War of the Rebellion: Serial 067 Page 0927 Chapter XLVIII. RAPIDAN TO THE JAMES.

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the 3rd of June the original line of battle was retaken by Willcox's division, of the Ninth Army Corps, and a part of the Fifth Army Corps.

My losses on 2nd and 3rd were: Officers, killed, 2; wounded, 7; missing, 8. Enlisted men, killed, 17; wounded, 97; missing, 325. Many of the missing men were taken prisoners on the skirmish line, being driven into a swamp, although it is known that several were killed and wounded.

No blame could be attached to the brigade on my right for their retiring or the swinging back of two of my regiments; quite the reverse. It was a movement made in good order and reflects credit upon that brigade, as well as upon the commanders of those regiments of my brigade.

The following were the regiments of my brigade engaged: Twenty-fourth New York Cavalry, dismounted, Fourteenth New York Artillery, Second New York Rifles, dismounted.

I am, sir, very respectfully, your obedient servant,


Colonel Fourteenth New York Artillery,

Commanding Prov. Brigade, First Div., Ninth Army Corps.

Major-General CRITTENDEN

(Through Assistant Adjutant-General).

Numbers 227. Report of Brigadier General Robert B. Potter, U. S. Army, commanding Second Division.


August 1, 1864.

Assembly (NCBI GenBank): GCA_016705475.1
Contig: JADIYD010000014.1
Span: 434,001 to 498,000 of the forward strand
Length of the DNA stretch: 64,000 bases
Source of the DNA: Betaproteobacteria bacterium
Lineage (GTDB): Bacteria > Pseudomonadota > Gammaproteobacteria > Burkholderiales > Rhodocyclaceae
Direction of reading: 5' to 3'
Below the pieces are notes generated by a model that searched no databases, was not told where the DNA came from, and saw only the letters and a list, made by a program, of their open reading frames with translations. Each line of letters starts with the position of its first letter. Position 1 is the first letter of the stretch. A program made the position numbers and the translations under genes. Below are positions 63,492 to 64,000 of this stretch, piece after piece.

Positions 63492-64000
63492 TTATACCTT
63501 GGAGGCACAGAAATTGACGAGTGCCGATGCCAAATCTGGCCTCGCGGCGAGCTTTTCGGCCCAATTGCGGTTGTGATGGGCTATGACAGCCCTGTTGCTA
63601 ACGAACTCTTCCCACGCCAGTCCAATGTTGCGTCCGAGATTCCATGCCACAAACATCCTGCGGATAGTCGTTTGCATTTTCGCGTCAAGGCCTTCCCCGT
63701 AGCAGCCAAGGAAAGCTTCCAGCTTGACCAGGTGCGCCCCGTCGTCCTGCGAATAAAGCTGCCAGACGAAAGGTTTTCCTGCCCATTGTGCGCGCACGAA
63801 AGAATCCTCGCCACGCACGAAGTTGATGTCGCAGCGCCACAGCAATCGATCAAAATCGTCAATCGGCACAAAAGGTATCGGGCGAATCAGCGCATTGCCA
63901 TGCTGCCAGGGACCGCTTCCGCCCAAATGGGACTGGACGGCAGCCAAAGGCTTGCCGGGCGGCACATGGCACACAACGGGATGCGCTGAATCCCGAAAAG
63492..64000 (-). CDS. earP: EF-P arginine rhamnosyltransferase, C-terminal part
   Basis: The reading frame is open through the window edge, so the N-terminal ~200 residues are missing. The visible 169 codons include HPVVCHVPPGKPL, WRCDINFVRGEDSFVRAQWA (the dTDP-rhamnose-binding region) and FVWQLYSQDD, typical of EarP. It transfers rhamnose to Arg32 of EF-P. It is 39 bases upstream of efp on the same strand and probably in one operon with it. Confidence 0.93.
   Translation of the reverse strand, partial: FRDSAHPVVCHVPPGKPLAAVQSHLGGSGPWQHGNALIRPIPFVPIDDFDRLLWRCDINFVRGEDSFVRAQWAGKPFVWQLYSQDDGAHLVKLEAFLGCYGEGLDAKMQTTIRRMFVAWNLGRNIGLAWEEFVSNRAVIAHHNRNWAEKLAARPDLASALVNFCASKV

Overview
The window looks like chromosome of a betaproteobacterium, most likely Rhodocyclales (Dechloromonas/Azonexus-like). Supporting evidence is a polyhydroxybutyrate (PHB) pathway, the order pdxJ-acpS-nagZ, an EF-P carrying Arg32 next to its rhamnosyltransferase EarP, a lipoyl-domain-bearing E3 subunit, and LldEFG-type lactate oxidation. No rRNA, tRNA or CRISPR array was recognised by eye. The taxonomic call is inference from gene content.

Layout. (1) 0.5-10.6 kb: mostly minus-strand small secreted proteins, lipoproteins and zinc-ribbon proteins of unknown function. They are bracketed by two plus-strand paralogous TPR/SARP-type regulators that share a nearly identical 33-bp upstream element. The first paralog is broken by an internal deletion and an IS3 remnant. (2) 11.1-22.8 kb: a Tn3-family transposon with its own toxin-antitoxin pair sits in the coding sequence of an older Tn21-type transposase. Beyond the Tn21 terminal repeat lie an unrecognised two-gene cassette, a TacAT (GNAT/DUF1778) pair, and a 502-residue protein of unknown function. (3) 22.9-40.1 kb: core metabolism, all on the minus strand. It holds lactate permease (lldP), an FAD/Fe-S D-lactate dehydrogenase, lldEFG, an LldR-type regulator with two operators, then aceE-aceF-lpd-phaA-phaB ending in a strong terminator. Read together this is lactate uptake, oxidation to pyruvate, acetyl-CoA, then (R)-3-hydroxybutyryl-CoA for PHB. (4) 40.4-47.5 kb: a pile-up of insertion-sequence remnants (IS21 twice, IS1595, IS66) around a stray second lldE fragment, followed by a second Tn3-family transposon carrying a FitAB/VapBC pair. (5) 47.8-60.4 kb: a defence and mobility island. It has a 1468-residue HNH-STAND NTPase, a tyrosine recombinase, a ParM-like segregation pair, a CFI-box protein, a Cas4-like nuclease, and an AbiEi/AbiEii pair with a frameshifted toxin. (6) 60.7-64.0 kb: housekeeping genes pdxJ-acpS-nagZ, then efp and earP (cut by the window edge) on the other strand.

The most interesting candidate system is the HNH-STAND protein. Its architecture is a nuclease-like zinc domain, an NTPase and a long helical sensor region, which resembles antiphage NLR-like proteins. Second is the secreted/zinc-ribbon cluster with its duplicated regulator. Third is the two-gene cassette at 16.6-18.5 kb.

COLONEL: I have the honor to submit the following report of the operations of this division since May 4, 1864;


On the morning of the 5th of May we moved from Bealeton Station, crossing the Rapidan at Germanna Ford at about 3 p. m., and moving to the vicinity of the Spotswood Tavern, where we bivouacked about 5 p. m. At 1 o'clock on the morning of the 6th the head of the column got in motion: the Second Brigade, Colonel Griffin, having the advance, moved near to the Old Wilderness Tavern, and thence out on the road to Parker's Store. About half a mile out on this road I caused the Sixth New Hampshire Volunteers to be deployed to the front as skirmishers, and the Forty-eighth Pennsylvania Volunteers, of the First Brigade, for the same purpose, to cover the flanks of the column. About half a mile farther we found the enemy's skirmishers, who gave back before us. After crossing a small stream I formed line with three regiments of the Second Brigade and advanced till I found the enemy on the opposite side of an open field, drawn up in some force (and with a battery) from a quarter to a half mile from the junction of the Parker's Store and plank roads. The enemy opened a brisk fire from their battery and from small-arms. I moved the line forward to the edge of the